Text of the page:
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One-Year Extension Brings Mike Tomlin, Ben Roethlisberger in Sync

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The sun sets everywhere, even in paradise.

We are just a few months removed from Ben Roethlisberger’s two-year extension that will take him through the 2021 season.

He said Friday that he plans on playing though 2021 and hasn’t made a firm plan for what happens beyond that. If that’s the end, Roethlisberger has put together quite the career since being selected as the 11th overall pick in the 2004 NFL Draft, a career that will one day see him standing at a podium in Canton, Ohio.

Mike Tomlin will begin his thirteenth season as head coach of the Steelers. In that time span, Tomlin has accomplished quite a few things, such as: Leading his team to six divisional titles, eight post-season births, two Super Bowl appearances and one Super Bowl victory. Tomlin also owns the second-best winning percentage (.645%) of active head coaches with over 50 games coached, behind the one and only Bill Belichick, who owns a cool .685%.

Second best is not acceptable in Pittsburgh, however. Since his last Super Bowl appearance in 2010, Tomlin simply hasn’t been able to rally the troops to the best of his abilities despite possessing some of the league’s top talent down the roster. Tomlin’s future with the organization has been met with great questions as of late, for lack of performance on and off the field. The Steelers have a history of extending head coaches well before their contract is over, and with Tomlin only having two years left on his current deal, many began to speculate Tomlin might be on his way out the door.

The Steelers were able to turn speculation dormant (for the present) on Thursday, as the team announced a one year contract extension for Tomlin that would carry his deal through the 2021 season. Some may debate the purpose of the extension, and perhaps for good reason.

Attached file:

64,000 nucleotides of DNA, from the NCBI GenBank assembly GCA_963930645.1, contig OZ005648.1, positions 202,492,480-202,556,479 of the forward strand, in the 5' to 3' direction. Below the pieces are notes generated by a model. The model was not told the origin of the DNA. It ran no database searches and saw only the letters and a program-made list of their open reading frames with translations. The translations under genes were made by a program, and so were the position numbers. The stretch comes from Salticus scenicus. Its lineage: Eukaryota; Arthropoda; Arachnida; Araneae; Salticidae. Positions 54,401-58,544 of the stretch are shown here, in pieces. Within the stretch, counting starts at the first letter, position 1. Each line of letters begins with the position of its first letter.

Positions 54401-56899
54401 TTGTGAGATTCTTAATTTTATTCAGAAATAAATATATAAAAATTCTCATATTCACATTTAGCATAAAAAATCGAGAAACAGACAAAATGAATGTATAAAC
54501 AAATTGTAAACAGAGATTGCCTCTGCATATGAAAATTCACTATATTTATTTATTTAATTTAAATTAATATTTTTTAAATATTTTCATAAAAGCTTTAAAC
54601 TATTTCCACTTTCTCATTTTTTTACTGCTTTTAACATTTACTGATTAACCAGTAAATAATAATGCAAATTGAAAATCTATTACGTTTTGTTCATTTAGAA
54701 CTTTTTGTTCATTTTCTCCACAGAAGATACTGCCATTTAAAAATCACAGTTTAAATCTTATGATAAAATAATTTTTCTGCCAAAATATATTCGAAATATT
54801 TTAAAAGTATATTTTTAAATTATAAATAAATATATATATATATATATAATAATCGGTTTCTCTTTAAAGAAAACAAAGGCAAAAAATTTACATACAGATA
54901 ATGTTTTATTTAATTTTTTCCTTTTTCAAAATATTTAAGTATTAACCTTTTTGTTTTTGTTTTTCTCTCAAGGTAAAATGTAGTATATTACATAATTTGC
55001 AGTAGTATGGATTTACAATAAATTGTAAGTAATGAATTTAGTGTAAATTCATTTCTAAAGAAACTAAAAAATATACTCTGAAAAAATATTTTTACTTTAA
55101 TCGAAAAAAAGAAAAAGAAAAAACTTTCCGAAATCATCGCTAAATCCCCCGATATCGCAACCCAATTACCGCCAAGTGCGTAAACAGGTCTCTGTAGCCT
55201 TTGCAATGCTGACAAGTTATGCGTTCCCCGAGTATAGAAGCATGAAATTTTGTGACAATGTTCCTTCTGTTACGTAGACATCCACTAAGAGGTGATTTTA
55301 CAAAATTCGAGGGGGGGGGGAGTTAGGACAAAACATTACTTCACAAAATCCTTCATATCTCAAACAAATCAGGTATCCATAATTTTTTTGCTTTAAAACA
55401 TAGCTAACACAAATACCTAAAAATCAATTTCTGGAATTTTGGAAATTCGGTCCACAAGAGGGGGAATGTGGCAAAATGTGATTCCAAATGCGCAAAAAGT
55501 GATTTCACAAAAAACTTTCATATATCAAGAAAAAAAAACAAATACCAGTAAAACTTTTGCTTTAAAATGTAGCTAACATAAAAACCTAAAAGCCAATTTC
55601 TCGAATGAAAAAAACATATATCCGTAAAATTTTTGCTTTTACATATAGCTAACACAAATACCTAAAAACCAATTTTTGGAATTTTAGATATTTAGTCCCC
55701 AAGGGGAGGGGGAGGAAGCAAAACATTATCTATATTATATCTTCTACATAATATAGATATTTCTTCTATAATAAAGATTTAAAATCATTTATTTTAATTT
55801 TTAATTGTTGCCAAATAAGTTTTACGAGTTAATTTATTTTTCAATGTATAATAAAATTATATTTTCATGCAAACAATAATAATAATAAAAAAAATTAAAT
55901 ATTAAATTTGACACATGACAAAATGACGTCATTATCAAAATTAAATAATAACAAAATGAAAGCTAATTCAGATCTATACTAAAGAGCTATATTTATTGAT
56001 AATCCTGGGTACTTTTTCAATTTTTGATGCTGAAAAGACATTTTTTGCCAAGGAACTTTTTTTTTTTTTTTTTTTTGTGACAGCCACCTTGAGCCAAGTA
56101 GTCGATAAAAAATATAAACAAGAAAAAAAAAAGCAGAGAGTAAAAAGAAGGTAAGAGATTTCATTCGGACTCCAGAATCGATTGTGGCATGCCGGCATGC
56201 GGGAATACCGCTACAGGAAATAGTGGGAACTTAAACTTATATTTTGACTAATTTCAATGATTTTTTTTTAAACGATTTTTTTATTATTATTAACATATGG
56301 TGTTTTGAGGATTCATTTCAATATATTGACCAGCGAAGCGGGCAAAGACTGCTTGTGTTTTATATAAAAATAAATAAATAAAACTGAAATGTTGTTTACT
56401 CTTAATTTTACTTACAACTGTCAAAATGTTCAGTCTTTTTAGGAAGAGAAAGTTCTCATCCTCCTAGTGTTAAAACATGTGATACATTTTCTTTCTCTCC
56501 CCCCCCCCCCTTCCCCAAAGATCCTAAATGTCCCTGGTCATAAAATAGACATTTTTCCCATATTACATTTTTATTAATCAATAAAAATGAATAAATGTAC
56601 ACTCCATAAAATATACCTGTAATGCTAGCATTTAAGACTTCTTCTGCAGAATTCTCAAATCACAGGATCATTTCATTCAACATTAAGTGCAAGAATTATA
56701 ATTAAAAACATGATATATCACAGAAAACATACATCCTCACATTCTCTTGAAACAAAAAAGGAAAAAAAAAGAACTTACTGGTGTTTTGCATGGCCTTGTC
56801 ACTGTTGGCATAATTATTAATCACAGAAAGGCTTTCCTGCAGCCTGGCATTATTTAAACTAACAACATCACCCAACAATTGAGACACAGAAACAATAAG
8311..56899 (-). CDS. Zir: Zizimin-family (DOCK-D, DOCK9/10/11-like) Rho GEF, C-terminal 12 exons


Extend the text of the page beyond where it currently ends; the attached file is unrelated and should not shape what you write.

If you wanted Tomlin around for the long-term, why not extend his deal for multiple years? Valid questions surround the intent of the extension even more-so than the actual extension.

Perhaps the Pittsburgh Steelers themselves acknowledge this: The end of an era is coming.

The moment Roethlisberger decides to hang his cleats up, Pittsburgh’s chances of clinching a seventh Lombardi Trophy diminish significantly. The Steelers are well aware of what happens following the departure of a Hall of Fame quarterback. Extending Tomlin’s contract to mirror that of Roethlisberger’s fully indicates the Steelers are all in on the next three seasons.

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Dealing Tomlin an extra year on his contract means a handful of things:

First and foremost, Tomlin now understands his work is cut out for him. The failure to win a Super Bowl with talents such as Le’Veon Bell and Antonio Brown is already attached to his resumé, whether he prefers that or not. However, the failure to win another championship with Roethlisberger before he retires will add another layer of questions to his legacy.

Though superstars have come and gone, Tomlin still has the following to work with: A Hall of Fame passer, a Pro Bowl running back, a Pro Bowl receiver, one of football’s best offensive lines, established defensive players such as Cam Heyward and Joe Haden and young talents like T.J. Watt and Devin Bush.

Players change, expectations don’t. Although celebratory parades are expected to be had every February, Tomlin now essentially has a three year window to cash in on his bets.

While Tomlin will be able to worry about the near future, the organization now has time to evaluate whether or not Tomlin is capable of coaching a football team with no major superstars. The question is not whether Tomlin will be able to coach this Steelers team for another decade (he’s in great health at the young age of 47), but rather if he’s the guy they want leading the charge once the quarterback throne is inherited by another player.

In essence, that is why the one year extension is a minor but pivotal move. Had Tomlin chose to walk a season before Roethlisberger retired, the organization’s plans may have been altered significantly. The extension translates as assurance that the coach/quarterback relationship Tomlin/Roethlisberger share (one of the most important in football) will have the opportunity to gather one more championship before both potentially depart the Steel City.

Should the Steelers not like what they see, they afford themselves the ability to hit the refresh button and enter the 2022 season with not only a new quarterback, but a new head coach as well.

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